Overall propylene supply has held up well during the outage season. Propylene inventories reported by the EIA grew this past week from 4.17 million barrels to 4.43 million barrels, a sizable jump. This is the highest level reported in three years. There was only a short period of time in early 2012 where inventories at this level or higher. With limited demand opportunities for non-PP derivatives of propylene and supply expected to improve with the end of TAR season coming soon, further increases in propylene inventories is the likely scenario.

We continue to hear reports of strong hedging activity in the propylene and polypropylene markets. This has been one of the key factors in keeping spot propylene prices supported.

On the polypropylene front, LBI announced Force Majeure on PP out of their Lake Charles location due to machinery breakdown. This is the fourth Force Majeure announcement from US based PP producers since the beginning of the year. Fortunately, the other three units have already been restarted. We have not yet heard the extent of damage to LBI’s Lake Charles PP line or how long it will be down.

This week also brought another price increase announcement by a PP producer calling for a $0.02/lb increase above and beyond the movement in monomer. Scheduled implementation is for April 1st. There are several other margin expansion type increase letters out in the marketplace. How much margin gets pushed through remains to be seen, but it is likely that producers will continue these attempts throughout the year.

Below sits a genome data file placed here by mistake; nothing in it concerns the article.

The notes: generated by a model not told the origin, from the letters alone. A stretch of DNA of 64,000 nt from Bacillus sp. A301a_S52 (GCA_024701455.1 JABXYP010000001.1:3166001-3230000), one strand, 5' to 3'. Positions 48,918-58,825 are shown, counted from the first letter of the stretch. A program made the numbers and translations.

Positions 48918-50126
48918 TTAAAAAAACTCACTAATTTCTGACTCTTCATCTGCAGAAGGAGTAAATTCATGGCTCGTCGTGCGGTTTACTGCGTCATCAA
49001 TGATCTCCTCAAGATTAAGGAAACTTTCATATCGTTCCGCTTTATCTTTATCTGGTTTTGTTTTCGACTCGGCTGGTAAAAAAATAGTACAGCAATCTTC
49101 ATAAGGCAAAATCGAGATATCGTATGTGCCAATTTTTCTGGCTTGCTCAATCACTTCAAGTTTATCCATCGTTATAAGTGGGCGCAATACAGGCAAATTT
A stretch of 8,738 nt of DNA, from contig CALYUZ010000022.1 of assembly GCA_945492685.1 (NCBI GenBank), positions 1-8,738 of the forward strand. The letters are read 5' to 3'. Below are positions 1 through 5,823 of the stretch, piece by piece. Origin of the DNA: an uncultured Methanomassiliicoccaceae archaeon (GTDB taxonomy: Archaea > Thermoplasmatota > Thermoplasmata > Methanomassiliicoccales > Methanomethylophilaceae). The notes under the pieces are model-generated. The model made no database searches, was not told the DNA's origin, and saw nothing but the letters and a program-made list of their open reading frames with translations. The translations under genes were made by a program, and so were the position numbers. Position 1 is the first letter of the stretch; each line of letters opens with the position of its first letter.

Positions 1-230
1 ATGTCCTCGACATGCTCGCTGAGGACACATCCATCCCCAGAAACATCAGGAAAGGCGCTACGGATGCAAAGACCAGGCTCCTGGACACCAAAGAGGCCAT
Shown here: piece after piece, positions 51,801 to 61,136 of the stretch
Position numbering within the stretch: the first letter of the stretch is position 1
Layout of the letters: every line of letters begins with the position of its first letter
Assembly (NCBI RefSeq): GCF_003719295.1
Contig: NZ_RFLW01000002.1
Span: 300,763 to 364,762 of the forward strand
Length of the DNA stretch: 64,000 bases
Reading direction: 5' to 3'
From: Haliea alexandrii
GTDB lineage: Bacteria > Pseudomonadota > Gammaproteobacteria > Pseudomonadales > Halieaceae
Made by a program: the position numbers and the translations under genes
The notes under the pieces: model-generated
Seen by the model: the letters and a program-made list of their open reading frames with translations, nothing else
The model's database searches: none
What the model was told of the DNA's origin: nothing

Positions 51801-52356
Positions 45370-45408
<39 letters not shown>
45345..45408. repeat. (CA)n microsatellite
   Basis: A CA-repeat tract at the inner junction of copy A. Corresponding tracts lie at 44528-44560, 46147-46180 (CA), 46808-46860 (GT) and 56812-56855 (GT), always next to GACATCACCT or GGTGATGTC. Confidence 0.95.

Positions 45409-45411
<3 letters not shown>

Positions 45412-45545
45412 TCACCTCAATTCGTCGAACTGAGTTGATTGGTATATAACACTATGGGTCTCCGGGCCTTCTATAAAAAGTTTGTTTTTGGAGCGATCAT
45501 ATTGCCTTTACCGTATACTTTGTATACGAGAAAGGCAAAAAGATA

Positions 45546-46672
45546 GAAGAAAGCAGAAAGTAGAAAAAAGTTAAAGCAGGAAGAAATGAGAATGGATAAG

RTi Polypropylene Outlook and Suggested Action Strategies

30 Days: Buy as needed. The potential for price increases based on monomer movement appears to be limited. Improvement in monomer supplies, barring a rally in oil, could deliver lower prices in the near future. 60/90 Days: The direction of oil will be a factor in future prices. Demand trends for propylene derivatives will also play a role.

PVC is down $0.05/lb across Nov/Dec with a further decrease of $0.02/lb in January. February is looking flat as a further ethylene contract decrease is expected and demand has yet to overwhelm supply even with low operating rates in January.

The ethylene contract settled down $0.0725/lb in December and $0.03/lb down in January as spot ethylene averaged $0.02/lb lower in February as supplies are expected to continue to improve with capacity restarts.

Formosa has completed their maintenance outage and Shintech has started theirs. Axiall and Oxy will be out next month.

PVC producers have nominated a defensive $0.03/lb increase for February and an additional reinforcing $0.03/lb for March. February is expected close to flat as contract ethylene prices are expected modestly lower on improved supplies.

An increase in March will require a substantial improvement in demand (both export and domestic) ahead of the construction season to add to the supply restrictions from scheduled outages. Operating rates for January did fall below 80% due in part to the Formosa outage.

Back to back increase nominations are designed to retain margins gained last year even if they are delayed a month or two.

Export pricing bottomed out at $0.30/lb in late January, declining more than $0.05/lb in six weeks. Over the past five weeks prices rebounded to break the $0.34/lb level as less material was made available. January exports fell 26% to a level 10% less than a year ago.

PVC raw material costs in December fell $0.035/lb with an additional $0.015/lb in January due to ethylene. February cost is forecast down $0.01/lb.

Raw material costs are $0.08/lb to $0.09/lb below December 2013 levels. Pricing is up $0.04/lb over the same period before discounts, indicating a margin gain of $0.12/lb to $0.13/lb due to short PVC supplies and ethylene escalations in 2014.

Overall demand fell 7% in January and is 9% lower than a year ago. Inventories in January were 11% lower than a year ago. Domestic demand improved 5% in January but was 8% below a year ago.